Heroes Writer Kim
I don’t watch Heroes, but KC does. He pointed this out to me:
Chuck Kim was the name of an assistant editor who was at DC when we were there, so mid- to late-90s. He worked with Archie Goodwin, who edited (among many many other things) the Batman Halloween stories written by
Yep, Jeph Loeb. One of six co-executive producers, and with another three executive producers, isn’t that show a bit top-heavy?
I don’t know if it’s the same Chuck Kim. I suspect it’s probably not. That would just be too pat if it were.
Actually I’m pretty sure it is. I think I read an interview with Tim Sale (whose art appears on the show) that basically said Chuck was his liason given Chuck Kim’s past in comics as editor.
Yep, quick google search revealed:
RAMA: What’s your working relationship with Tim Kring like?
TS: I don’t really have much of one. He is a great guy, very “normal” and generous and quiet, and I like him a great deal, but we don’t have much interaction in the course of making the show. I really am closer to being part of the crew, and so I work with the props department primarily. Jeph is a big help, but right now, in one of those stranger than fiction things, Archie Goodwin’s old assistant editor, Chuck Kim, is working on the show as, among other things, my liaison.
Not many people seem to notice that Ben Edlund, the creator of The Tick, is a writer and some sort of producer on Supernatural, on the CW. He had worked on Firefly and Angel, so it’s a good fit. But when I first saw his credit on the screen, I was brought up short and thought it had to be a different Ben Edlund. but it isn’t. So apparently, it’s not just TV guys coming over to comics — it’s also comics guys going over to TV.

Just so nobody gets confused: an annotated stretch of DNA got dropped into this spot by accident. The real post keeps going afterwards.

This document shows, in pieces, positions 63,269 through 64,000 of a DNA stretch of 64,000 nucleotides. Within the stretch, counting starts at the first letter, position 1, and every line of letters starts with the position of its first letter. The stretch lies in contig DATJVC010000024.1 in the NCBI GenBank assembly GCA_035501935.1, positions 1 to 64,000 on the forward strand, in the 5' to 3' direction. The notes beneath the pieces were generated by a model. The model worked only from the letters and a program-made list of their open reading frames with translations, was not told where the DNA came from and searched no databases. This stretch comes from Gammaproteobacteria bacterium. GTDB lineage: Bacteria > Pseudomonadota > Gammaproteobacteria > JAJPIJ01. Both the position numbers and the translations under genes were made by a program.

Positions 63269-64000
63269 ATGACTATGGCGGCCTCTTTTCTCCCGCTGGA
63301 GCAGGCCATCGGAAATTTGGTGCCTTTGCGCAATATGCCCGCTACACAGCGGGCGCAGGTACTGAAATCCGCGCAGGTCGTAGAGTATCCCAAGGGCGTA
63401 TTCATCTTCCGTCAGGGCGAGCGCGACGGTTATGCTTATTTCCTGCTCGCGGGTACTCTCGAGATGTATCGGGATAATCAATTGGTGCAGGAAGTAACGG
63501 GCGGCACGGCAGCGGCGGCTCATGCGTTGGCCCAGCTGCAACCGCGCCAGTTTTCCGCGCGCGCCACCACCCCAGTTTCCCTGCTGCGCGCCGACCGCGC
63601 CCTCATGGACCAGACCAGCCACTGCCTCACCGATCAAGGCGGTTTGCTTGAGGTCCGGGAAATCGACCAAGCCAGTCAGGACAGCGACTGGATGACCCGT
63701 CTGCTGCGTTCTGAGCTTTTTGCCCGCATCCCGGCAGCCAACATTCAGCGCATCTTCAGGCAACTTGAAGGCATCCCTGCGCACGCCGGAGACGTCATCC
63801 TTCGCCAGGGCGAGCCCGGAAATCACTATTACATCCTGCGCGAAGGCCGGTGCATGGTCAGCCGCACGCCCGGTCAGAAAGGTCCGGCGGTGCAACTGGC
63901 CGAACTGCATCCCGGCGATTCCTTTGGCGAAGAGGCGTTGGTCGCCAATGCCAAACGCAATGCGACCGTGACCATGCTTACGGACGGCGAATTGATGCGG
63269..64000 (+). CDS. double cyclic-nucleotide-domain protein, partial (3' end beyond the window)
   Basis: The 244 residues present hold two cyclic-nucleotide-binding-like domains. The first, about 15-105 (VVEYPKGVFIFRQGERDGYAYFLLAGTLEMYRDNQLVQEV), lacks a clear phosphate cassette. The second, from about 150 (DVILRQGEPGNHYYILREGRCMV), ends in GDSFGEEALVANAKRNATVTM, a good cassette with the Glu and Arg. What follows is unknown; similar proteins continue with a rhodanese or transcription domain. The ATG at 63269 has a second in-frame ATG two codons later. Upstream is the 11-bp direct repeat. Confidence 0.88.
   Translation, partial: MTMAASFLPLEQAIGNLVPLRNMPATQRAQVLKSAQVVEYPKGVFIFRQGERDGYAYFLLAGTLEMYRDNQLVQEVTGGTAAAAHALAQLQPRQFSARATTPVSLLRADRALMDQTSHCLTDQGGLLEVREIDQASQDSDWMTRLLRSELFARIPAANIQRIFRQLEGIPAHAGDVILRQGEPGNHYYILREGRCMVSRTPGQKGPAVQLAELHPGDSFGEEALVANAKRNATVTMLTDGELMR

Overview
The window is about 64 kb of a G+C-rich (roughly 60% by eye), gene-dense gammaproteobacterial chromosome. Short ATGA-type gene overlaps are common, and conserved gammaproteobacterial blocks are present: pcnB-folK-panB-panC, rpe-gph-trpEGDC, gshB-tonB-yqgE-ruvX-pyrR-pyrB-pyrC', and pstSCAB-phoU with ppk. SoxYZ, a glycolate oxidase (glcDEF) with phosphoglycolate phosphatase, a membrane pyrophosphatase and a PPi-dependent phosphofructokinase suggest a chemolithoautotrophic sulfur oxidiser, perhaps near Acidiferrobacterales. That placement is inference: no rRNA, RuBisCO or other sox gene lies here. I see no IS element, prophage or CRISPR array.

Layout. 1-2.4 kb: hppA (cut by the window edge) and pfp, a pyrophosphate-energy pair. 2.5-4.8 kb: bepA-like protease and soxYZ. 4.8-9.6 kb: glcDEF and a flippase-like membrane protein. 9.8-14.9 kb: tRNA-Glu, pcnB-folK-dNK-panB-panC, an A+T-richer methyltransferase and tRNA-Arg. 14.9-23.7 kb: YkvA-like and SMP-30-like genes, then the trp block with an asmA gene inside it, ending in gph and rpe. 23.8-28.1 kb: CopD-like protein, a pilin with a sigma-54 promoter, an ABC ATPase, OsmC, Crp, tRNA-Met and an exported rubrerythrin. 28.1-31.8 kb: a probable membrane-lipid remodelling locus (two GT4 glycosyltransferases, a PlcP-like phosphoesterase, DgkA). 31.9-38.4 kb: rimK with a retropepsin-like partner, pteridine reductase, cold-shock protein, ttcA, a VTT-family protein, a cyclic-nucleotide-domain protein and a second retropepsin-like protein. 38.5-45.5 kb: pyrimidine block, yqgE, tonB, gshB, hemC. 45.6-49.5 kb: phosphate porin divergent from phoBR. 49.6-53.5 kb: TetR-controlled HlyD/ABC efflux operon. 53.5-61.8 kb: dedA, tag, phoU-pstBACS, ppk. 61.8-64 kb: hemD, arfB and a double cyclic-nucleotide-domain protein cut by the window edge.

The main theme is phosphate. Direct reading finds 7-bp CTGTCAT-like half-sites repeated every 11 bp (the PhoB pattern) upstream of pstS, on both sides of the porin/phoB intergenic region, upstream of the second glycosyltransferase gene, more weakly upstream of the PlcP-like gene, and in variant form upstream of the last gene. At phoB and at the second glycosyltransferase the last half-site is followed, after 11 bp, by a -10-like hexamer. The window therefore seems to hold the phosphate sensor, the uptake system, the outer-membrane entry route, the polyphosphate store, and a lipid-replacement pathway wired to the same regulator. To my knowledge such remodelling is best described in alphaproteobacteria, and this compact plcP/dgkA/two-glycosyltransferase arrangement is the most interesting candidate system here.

I haven’t watched Monday night’s episode yet, but on Sunday we re-watched the previous episode from 5 or 6 weeks ago, partly to refresh my memory, partly because my wife fell asleep the first time (yeah, yeah…. no jokes please.)
Inside references are all over this show. In the one we watched the other night there were two FBI agents named Quesada and Alonso. And that’s a tiny example.
Jim, there’s a history of that, back to Gerry Conway working on Law & Order, was it?
yes, but it’s not as much as you’d think, given that the comics writers know how to write to a particular plot structure, in episodic fashion, with both ongoing subplots as well as the resolved major plot, consistent characterization, etc. Most of the comics writers who’ve written for TV went into animation. Writing for network live-action TV is a bit newer. I’ve always felt that John Ostrander, with his more character-based writing style, would work well in a TV series scenario.
We might also add that last week’s episode of LOST was written by Brian K. Vaughan, and Paul Dini has written more than one ep, as well.